Terrorism and conceptual gerrymandering

Periodically people write articles arguing that terrorism is not a problem because it doesn’t kill very many people, especially when compared to various other amusing causes of death, such as choking, drowning in a bath, lightning strikesbicycles, heat waves, accidental gunshots, etc.

This is a terrible argument. Here’s an example that will hopefully make this clear. Let’s say I have a friend named Steve. Steve is a murderer. And murder, unlike terrorism, is a huge problem, right? Well, it turns out that murder by Steve is a tiny problem. Steve only murders, let’s say, 10 people a year. That’s less than the number of people who die every year in parachuting accidents! So murder-by-Steve isn’t worth worrying about, just like terrorism.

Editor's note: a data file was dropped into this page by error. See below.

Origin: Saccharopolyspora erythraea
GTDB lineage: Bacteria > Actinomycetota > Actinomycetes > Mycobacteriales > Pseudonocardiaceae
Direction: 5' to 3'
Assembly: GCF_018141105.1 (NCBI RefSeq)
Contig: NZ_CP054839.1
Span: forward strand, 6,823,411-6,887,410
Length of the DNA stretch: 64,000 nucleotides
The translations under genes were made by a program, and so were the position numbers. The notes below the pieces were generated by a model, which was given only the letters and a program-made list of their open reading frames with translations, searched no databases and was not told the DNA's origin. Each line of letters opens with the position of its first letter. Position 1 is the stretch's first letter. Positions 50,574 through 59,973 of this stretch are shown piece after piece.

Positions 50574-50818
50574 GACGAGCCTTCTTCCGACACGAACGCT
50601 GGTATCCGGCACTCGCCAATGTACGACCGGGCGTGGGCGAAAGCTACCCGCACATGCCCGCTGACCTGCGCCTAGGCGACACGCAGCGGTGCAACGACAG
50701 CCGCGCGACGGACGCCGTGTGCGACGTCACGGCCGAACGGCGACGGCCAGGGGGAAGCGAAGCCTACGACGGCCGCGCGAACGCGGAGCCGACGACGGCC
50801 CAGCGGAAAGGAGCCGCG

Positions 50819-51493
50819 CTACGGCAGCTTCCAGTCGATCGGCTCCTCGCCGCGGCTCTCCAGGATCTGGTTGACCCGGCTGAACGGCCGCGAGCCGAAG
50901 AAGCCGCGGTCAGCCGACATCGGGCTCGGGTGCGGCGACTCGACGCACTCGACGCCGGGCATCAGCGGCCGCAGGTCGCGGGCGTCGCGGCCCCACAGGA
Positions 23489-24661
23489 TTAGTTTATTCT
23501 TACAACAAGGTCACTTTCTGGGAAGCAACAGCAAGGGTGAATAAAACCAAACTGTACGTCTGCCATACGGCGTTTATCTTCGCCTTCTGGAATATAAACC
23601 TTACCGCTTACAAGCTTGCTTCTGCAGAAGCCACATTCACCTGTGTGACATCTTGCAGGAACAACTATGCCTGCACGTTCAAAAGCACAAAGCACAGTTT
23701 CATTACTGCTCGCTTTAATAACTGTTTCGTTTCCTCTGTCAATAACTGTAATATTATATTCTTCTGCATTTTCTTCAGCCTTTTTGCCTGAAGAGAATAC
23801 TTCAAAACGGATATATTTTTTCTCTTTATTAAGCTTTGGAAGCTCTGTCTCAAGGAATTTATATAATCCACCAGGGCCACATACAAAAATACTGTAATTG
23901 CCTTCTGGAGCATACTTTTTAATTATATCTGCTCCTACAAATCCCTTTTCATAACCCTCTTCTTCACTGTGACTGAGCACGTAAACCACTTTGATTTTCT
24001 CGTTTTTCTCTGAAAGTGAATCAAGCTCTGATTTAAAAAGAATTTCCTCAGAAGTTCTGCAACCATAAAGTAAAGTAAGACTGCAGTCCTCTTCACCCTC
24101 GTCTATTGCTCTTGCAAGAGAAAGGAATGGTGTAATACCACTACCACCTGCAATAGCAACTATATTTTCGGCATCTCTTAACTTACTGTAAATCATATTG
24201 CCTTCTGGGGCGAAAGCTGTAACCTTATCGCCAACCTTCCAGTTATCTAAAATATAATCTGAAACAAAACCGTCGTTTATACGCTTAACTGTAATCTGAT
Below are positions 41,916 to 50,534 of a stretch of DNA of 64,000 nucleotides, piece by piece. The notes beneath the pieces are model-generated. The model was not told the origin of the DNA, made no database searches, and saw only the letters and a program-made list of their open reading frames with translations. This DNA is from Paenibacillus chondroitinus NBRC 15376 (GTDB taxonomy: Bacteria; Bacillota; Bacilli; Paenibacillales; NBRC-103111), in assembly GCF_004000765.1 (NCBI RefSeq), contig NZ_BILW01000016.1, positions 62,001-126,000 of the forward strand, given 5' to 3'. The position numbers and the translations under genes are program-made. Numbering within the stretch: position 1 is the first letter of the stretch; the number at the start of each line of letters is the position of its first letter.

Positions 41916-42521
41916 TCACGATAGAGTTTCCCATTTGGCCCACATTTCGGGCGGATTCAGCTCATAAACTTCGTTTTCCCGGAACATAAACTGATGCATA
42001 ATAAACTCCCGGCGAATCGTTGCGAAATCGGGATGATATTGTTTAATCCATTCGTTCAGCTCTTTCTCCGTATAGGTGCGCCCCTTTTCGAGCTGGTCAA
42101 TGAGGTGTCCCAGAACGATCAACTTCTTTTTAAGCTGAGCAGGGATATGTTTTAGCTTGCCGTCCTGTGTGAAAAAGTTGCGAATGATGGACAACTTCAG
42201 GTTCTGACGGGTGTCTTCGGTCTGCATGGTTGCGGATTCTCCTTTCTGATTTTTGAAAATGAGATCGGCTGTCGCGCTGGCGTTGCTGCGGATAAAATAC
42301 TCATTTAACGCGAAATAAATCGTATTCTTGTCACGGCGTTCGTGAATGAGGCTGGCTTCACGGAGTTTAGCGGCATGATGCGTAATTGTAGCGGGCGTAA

Right?

Let’s call this general move conceptual gerrymandering. I can make a problem look either big or small by drawing either a big or small conceptual boundary around it, then identifying my problem with the conceptual boundary I’ve drawn.

What’s the #1 cause of death in the US today? The standard answer is heart disease, which makes heart disease sound like a really big problem. Okay, but what actually is heart disease, really? Mayo Clinic says:

Heart disease describes a range of conditions [emphasis mine] that affect your heart. Diseases under the heart disease umbrella include blood vessel diseases, such as coronary artery disease; heart rhythm problems (arrhythmias); and heart defects you’re born with (congenital heart defects), among others.

The term “heart disease” is often used interchangeably with the term “cardiovascular disease.” Cardiovascular disease generally refers to conditions that involve narrowed or blocked blood vessels that can lead to a heart attack, chest pain (angina) or stroke. Other heart conditions, such as those that affect your heart’s muscle, valves or rhythm, also are considered forms of heart disease.